In USD terms, Germany has returned more than the MSCI Europe in the last 3 months and year to date (as of August 2, 2013). Germany improved by 5.2 percent and 1.3 percent in the last 3 months and year to date, respectively, while MSCI Europe rose by 2.2 percent and 8.2 percent over the same periods. Still Germany is trading at a discount relative to MSCI Europe at a 12.1 price/earnings (P/E) multiple and a 6.6 price/cash earnings (P/CE) multiple. MSCI Europe is trading at 15.6 P/E and 8.3 P/CE. In terms of forward multiples, Germany is trading at an 8 percent discount on a P/E basis and at a 15 percent discount on a P/CE basis.
Source: Morgan Stanley Research
Why Is Germany Trading At A Discount Relative To The Rest Of Europe?
Germany’s employment has grown faster than Europe’s periphery and GDP is expected to grow faster relative to the rest of the Eurozone during this year and 2014. Deutsche bank analysts expect German GDP to grow by 0.1 percent in 2013 and by 1.5 percent in 2014, while Eurozone GDP will decrease by 0.6 percent in 2013 and will improve by 1.0 percent in 2014. Given this backdrop, why is Germany trading at a discount relative to the rest of Europe?
Germany Is Worried About Its Domestic Budget Pressures
One reason could be that the markets are concerned about Germany’s ability to grow domestically as opposed to relying on exports outside the Eurozone. Germany is worried about its domestic budget pressures and it is unlikely to promote domestic led economic growth through funding with fiscal policy, according to PIMCO analysts. The upcoming September 2013 elections are a non-event according to Deutsche bank analysts, as Angela Merkel is expected to win. She counts with personal approval and the majority of
Germans still approve being part of the European Union and supporting the euro. The majority governing coalition counts with a 4-5 percent advantage relative to the opposition and could manage to get a majority in the next parliament. However, given the polls’ margin of error, a governing coalition is still a possibility. Regarding German policy covering the European Union and the euro, continuation of piecemeal reform is still likely as public sentiment and constitutional constraints will probably prevent sizable structural changes, in Deutsche bank analysts’ view. In turn, austerity going on in the European periphery could continue to slow down the Eurozone’s economic growth.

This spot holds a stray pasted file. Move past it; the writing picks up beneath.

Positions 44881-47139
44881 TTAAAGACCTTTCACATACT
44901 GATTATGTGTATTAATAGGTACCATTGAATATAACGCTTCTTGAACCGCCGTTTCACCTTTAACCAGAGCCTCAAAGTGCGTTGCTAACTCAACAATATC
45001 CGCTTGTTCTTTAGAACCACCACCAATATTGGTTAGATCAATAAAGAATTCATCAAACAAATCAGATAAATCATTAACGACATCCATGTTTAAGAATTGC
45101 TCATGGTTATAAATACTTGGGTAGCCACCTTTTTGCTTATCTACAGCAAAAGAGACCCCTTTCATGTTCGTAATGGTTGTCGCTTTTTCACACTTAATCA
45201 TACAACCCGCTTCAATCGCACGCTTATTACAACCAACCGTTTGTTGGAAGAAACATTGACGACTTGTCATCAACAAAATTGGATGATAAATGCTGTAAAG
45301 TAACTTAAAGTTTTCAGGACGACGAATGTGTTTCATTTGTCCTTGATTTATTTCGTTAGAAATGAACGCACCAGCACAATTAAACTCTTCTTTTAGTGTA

Regarding the stock market, out of 27 prime all share stocks that have reported second quarter 2013 so far, 67 percent managed to beat consensus expectations in terms of sales and only 38 percent surprised on the upside regarding earnings per share (EPS). The earnings surprise percentage is below the 52 percent long term average. Even though the sample is small, Deutsche bank analysts think that the gap between positive sales and positive EPS surprises will continue and that the outlook will improve for 2014 guidance. Sales upside surprises have been higher in Germany at 67 percent versus 58 percent for the Stoxx 600 index, which measures European equity performance. However, on the EPS front, Germany had a lower upside surprise percentage at 38 percent versus the 49 percent registered by the Stoxx 600 index.
In summary, macro uncertainty and disappointing earnings could explain why German stocks appear cheap.